So if most of the population gets vaccinated, especially the people who are most at risk (and so far progress on this has been really good), then, worst-case scenario: we don't stop the spread, but we almost completely shut down the serious cases and deaths. In other words, we finally turn it into "just another cold virus."
What if the virus keeps mutating? It will, especially if we don't get the case numbers down. But there's no reason to think that our immunity (through vaccination, infection, or both) will stop protecting us from serious cases and deaths. Just like cold viruses regularly mutate but rarely become dangerous, the same will likely be true of covid variants.
It's looking a lot like SARS-CoV-2 has been dangerous not because it's a fundamentally more damaging kind of respiratory virus, but actually just because it was so new that our immune systems didn't know how to handle it, so it could cause more unpredictable and systemic effects in the body.
Maybe I'm wrong about this. Maybe dangerous variants will come along every year. But this is where the miracle of mRNA vaccine technology comes in. I don't think people understand what a huge scientific breakthrough this was. There may be other OKPs with more knowledge about this than myself (certainly in the old days there were), but my understanding is that this technology lets us tailor a vaccine to any persistent strain of virus from nothing more than that virus's genome. Pfizer has already said that if a booster is needed to treat the current variants, they'd have it ready to ship in about six weeks.
So, in the very scary event that dangerous variants keep coming, AND they're able to evade current vaccines, we keep getting ready-made boosters for a few years and we're done. We can update the vaccines faster than evolution can update the virus!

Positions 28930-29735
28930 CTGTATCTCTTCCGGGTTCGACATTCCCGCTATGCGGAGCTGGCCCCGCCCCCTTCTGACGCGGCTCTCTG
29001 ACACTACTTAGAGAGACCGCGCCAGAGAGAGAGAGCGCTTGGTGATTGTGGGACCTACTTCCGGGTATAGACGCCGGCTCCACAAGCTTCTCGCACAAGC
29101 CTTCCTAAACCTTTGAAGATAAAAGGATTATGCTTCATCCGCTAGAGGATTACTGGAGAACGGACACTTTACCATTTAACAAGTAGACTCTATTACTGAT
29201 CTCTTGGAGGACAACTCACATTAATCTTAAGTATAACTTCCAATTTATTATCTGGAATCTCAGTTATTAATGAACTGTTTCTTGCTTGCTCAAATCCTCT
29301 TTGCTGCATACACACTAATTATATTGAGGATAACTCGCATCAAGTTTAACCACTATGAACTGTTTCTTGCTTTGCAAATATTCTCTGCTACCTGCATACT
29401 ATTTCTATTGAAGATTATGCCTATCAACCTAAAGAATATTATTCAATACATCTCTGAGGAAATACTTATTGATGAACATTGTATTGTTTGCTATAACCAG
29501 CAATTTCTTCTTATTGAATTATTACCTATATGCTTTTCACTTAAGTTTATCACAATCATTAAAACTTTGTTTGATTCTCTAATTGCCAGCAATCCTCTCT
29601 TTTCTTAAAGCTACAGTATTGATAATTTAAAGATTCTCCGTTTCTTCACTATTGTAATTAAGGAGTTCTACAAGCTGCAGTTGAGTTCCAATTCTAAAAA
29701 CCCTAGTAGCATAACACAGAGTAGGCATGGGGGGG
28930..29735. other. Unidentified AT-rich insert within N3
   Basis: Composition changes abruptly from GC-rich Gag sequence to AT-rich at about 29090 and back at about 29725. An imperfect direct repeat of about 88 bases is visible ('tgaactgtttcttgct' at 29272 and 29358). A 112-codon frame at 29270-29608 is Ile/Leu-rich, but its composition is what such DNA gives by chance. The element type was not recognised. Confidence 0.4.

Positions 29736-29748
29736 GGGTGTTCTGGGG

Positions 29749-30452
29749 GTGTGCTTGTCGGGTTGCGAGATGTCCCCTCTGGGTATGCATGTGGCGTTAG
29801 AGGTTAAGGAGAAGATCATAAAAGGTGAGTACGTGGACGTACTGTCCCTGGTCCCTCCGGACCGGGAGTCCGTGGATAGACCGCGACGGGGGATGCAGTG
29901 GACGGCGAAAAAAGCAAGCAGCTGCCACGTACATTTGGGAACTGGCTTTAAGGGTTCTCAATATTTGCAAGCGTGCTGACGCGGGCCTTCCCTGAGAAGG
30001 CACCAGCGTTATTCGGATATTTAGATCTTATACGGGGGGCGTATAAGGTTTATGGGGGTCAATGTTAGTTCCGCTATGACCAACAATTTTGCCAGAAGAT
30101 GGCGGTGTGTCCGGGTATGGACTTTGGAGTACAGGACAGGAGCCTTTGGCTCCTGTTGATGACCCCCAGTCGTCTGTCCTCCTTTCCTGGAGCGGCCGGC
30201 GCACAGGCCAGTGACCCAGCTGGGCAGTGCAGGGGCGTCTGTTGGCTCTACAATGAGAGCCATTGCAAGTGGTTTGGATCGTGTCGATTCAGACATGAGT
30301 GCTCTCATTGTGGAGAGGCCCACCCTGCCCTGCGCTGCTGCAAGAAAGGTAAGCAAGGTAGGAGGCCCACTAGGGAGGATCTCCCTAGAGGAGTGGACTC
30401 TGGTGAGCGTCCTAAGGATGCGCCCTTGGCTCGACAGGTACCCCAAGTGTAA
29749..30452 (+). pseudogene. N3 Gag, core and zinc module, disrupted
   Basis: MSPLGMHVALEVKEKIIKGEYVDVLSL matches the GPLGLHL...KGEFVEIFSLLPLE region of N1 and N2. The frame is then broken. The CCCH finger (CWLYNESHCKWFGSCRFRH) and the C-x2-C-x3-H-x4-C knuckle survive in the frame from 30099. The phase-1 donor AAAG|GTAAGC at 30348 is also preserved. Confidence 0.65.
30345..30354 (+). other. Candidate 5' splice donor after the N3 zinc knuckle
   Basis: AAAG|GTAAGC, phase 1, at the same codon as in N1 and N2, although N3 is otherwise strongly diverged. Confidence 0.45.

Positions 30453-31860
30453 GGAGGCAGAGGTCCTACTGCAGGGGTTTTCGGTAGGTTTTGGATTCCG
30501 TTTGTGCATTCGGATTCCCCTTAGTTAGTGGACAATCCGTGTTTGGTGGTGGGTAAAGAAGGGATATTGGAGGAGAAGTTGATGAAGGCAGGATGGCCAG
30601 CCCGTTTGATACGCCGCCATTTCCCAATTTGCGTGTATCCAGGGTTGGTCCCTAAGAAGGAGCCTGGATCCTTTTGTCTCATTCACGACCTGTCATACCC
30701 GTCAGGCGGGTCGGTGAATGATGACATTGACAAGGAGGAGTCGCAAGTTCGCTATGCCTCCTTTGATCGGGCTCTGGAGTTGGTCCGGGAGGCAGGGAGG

This might be the only post I've ever made on OKP where I've been more optimistic than most everyone else. But this is a battle that science can win, and it already is winning, even if people keep fucking things up along the way.
32. "New CDC guidelines on activities you can do if vaccinated" In response to Reply # 0 Mon Mar-08-21 11:39 AM by PimpTrickGangstaClik
I see this release was a way to encourage people to hurry up and get their shots.
Here's the CDC's specific guidance for what fully vaccinated people can do:
"Visit with other fully vaccinated people indoors without wearing masks or physical distancing; "Visit with unvaccinated people from a single household who are at low risk for severe COVID-19 disease indoors without wearing masks or physical distancing "Refrain from quarantine and testing following a known exposure to COVID-19 if asymptomatic"
The CDC said fully vaccinated people should continue to take these COVID-19 precautions:
"Take precautions in public like wearing a well-fitted mask and physical distancing "Wear masks, practice physical distancing, and adhere to other prevention measures when visiting with unvaccinated people who are at increased risk for severe COVID-19 disease or who have an unvaccinated household member who is at increased risk for severe COVID-19 disease "Wear masks, maintain physical distance, and practice other prevention measures when visiting with unvaccinated people from multiple households "Avoid medium- and large-sized in-person gatherings "Get tested if experiencing COVID-19 symptoms "Follow guidance issued by individual employers "Follow CDC and health department travel requirements and recommendations"
34. "RE: New CDC guidelines on activities you can do if vaccinated" In response to Reply # 32
>I see this release was a way to encourage people to hurry up >and get their shots. > > >Here's the CDC's specific guidance for what fully vaccinated >people can do: > >"Visit with other fully vaccinated people indoors without >wearing masks or physical distancing; >"Visit with unvaccinated people from a single household who >are at low risk for severe COVID-19 disease indoors without >wearing masks or physical distancing >"Refrain from quarantine and testing following a known >exposure to COVID-19 if asymptomatic"
This seems a bit overly optimistic given that the doctors don't know how long the vaccines will protect folks from COVID-19 and the fact variants are around as well. I'm under the impression that I will continue to mask up as long as I step foot outside of my door, and I am someone that received my second vaccine shot late last month.
"Sean sparks like John Starks, nah, Sean ball like John Wall" - Rest In Power Forever Sean Price.